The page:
Dr. Patricia Yarberry Allen likes to work as a collaborative physician. Noting that February is American Heart Month, she consults this week with Timothy Dutta, M.D., FACC, on heart health—in particular, the ways in which each patient can calculate her individual risk of heart attack—and work on ways to prevent that attack.
Dear Dr. Pat:
I am a 58-year-old woman and I work at a boring, sedentary job as a data entry clerk in an insurance company. I am single and live alone. I go to an exercise class at Curves, which is fun but not too aerobic, once a week, and I walk about 10 miles a week, back and forth to the train station from my house and work. I never smoked.
I go to church every Sunday and sing in the choir. I go out with friends and with the people from my church and choir at least twice a week. I have a balanced life and very little stress. I take cooking classes for fun and belong to a group that makes dinner for the others in the group once a month.
I have reached the stage of my life where I know I am not going to have a partner, and I am at peace with it. But, since I live alone and my brothers and sisters and their children all live far away, I have begun to think more about my health. No one in my family had any strokes or heart attacks; they seemed to just die of some kind of old-age dementia or heart failure in their nineties.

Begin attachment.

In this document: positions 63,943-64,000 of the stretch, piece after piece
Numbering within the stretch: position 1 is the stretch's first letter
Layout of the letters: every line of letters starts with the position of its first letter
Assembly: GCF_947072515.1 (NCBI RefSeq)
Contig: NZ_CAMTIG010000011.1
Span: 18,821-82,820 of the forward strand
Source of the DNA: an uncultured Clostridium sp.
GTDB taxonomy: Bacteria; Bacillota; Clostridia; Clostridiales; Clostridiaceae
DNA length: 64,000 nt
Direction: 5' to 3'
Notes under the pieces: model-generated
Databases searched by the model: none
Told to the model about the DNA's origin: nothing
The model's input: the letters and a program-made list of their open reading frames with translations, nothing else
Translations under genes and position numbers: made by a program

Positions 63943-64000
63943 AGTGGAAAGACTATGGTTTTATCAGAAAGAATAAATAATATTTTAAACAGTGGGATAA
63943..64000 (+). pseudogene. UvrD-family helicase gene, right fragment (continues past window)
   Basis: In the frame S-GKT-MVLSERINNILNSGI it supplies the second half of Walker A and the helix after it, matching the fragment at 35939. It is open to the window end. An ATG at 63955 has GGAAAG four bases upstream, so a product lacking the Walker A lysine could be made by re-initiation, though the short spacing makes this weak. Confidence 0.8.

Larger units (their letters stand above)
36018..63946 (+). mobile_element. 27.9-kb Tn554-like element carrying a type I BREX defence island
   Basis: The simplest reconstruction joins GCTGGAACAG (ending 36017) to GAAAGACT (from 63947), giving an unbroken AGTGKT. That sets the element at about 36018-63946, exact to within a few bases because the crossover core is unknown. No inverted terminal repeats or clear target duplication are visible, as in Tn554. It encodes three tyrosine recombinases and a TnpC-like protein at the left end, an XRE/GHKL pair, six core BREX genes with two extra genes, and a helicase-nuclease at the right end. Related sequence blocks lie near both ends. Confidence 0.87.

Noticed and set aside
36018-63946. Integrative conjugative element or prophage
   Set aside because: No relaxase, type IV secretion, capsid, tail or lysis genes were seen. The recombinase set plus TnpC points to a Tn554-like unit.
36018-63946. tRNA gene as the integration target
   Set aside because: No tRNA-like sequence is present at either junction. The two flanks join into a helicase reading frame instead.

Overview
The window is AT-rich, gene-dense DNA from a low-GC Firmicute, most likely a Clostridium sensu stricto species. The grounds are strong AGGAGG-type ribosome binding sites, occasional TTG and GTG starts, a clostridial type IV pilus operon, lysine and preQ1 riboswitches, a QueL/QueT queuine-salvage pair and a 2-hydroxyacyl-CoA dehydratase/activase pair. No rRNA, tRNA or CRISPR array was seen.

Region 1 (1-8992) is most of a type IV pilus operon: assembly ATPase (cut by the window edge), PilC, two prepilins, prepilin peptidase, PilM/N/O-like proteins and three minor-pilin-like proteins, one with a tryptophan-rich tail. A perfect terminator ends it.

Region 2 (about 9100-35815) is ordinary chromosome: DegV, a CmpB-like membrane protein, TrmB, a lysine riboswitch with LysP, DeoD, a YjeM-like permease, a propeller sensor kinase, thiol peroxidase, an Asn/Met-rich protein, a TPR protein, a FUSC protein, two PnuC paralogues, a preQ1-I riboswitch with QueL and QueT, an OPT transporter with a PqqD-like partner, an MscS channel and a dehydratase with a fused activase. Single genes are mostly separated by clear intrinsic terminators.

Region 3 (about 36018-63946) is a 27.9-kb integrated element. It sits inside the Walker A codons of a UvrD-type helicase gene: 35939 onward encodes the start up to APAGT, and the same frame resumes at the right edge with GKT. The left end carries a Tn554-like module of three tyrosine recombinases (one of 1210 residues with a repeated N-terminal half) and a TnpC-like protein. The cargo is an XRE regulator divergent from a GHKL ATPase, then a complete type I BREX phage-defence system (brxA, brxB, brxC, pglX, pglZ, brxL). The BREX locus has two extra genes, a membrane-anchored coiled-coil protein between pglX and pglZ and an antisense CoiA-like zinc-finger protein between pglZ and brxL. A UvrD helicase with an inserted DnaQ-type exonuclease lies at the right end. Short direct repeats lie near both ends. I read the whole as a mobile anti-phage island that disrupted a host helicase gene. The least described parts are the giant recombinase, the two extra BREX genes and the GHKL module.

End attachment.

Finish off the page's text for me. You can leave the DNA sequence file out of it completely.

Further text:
I read all the time that heart disease is the No. 1 killer of women. What does that mean, exactly? Is it heart attacks or something else? Does it mean women in their fifties or mostly women in their nineties? I never smoked and I am 5 feet 1 inch in height and 130 pounds. My blood pressure is normal and I have never had any illnesses or surgery. My cholesterol is 240 with a high good cholesterol, so my GP said I was fine. He said the usual “Lose ten pounds and cut out the fat- and cholesterol-containing foods from your diet.”
What tests should I have done, and when should I have them done? If I can avoid heart disease, I sure would like to.
I really like the idea that we have these months dedicated to awareness of a disorder or an illness. This spotlight allows health care practitioners to check on the latest recommendations and advances in the field and to use the month as a time to inform their patients of ways to either avoid a disorder, or get it diagnosed, in order to have improved quality of life.